ARLINGTON -- Matt Harrison, Alexi Ogando and Derek Holland head into unknown territory as far as innings pitched, and there are concerns how they're handling the workload in their first full seasons as starters. The Rangers have four veteran pitchers on their staff who have been in that position, and all four were all able to make the transition without buckling under from the increased workload. Most notable was C.J. Wilson, who went from 73 innings as a reliever in 2009 to 204 last season as a 15-game winner. "I've been around and that helped me, I know how long the season is," Wilson said. "Mechanically, you really have to be at the top of your game. If your mechanics are intact and you're hitting your spots, it doesn't matter if your velocity is low.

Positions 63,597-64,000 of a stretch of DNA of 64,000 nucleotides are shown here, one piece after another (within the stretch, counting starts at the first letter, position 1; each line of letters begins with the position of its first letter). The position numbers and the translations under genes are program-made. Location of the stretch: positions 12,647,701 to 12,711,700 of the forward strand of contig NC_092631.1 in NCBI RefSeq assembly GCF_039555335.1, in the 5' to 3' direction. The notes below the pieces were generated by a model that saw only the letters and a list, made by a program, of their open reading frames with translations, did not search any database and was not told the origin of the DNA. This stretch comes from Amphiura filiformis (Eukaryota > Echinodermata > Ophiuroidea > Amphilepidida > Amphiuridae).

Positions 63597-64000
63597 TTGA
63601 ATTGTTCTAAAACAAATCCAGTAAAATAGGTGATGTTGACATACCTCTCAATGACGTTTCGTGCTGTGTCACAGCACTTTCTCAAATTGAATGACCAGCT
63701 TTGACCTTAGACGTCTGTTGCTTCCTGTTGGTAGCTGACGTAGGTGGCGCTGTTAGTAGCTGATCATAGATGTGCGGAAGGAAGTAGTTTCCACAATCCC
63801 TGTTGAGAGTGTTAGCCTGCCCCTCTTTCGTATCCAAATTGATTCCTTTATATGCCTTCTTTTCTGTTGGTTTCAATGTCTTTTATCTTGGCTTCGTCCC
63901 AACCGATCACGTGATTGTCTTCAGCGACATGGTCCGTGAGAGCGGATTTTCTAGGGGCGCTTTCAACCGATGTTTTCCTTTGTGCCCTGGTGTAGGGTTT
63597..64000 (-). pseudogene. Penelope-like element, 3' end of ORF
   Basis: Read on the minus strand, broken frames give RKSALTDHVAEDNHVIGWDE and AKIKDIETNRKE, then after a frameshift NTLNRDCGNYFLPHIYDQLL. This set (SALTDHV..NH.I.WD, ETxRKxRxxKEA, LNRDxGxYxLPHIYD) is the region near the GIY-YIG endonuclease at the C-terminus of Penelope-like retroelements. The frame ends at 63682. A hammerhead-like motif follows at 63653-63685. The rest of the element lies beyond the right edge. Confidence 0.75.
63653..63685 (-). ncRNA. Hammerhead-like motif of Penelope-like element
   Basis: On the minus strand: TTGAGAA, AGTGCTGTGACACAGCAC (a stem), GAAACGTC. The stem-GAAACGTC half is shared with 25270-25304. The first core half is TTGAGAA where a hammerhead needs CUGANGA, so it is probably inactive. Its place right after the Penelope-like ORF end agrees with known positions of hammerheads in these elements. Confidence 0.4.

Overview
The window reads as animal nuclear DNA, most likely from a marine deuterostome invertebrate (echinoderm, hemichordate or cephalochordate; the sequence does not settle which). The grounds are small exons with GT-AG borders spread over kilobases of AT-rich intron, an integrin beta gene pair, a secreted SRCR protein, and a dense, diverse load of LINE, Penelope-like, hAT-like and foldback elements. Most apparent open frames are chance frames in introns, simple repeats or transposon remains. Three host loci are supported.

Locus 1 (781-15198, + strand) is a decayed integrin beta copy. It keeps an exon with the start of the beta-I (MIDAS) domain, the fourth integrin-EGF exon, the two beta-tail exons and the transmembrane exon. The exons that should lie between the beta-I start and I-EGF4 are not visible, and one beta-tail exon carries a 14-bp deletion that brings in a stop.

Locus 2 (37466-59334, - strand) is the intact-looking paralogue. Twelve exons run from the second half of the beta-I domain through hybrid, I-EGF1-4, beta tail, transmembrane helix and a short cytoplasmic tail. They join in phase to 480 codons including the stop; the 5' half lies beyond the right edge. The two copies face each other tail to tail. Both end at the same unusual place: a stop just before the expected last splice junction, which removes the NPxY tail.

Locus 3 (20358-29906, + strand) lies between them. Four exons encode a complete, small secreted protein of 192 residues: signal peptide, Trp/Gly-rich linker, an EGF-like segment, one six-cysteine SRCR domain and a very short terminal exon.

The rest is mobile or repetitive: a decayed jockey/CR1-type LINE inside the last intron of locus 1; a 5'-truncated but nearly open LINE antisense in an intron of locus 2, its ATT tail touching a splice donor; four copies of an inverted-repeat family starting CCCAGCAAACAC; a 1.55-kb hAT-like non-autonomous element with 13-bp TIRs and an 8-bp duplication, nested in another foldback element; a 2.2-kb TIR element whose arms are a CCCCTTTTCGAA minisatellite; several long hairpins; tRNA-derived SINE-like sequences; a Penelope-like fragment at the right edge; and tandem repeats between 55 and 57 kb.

"It's not going to help if you reach back and try to throw harder if you throw it down the middle. [It's] better to go with your offspeed stuff and hit your spots. You've got to be a pitcher; you can't out-throw people right now. It only takes one swing of the bat to ruin your night, so you can't take your focus off for one pitch." Darren Oliver made the same journey as Wilson did, throwing 49 innings as a reliever in 1995 and 173 over 30 starts as a 14-game winner for a division championship team in '96. "August is always tough. You just have to find a way," Oliver said. "You're going to go out there not feeling the way you did in April and May, so you have to do different things. Maybe pitch backwards, find different ways to get people out, or alter the things you do between starts and not throw as much on the side. The only way to do it though is to go through it. I can talk to people until I'm blue in the face, but the only way to go through it is by trial and error. The good ones figure it out." Scott Feldman was a middle reliever from 2005-07 and then went to the rotation in '08. He pitched 151 innings that season and then 189 in '09 while winning 17 games. "Just about everybody I've seen here has a good work ethic," Feldman said. "You just do your best to stay fresh, get your rest and get your work in between starts. I think everybody is still doing that. In '08, my velocity dropped off at the end of the year, and in '09, I felt fine the whole time through." Colby Lewis had been a starter in Japan, so his transition last year wasn't as dramatic. But he went from 176 innings in Japan to 201 with the Rangers in the regular season, and he continued to stay strong in the playoffs. He was 3-0 with a 1.71 ERA in four playoff starts. "Last year, I felt great," Lewis said. "I feel like when it gets crunch time, your adrenaline takes over. You feel run down a little bit and then your adrenaline kicks in. It's all or nothing. When it comes down to close games, your adrenaline takes over and you're not concerned about how you feel."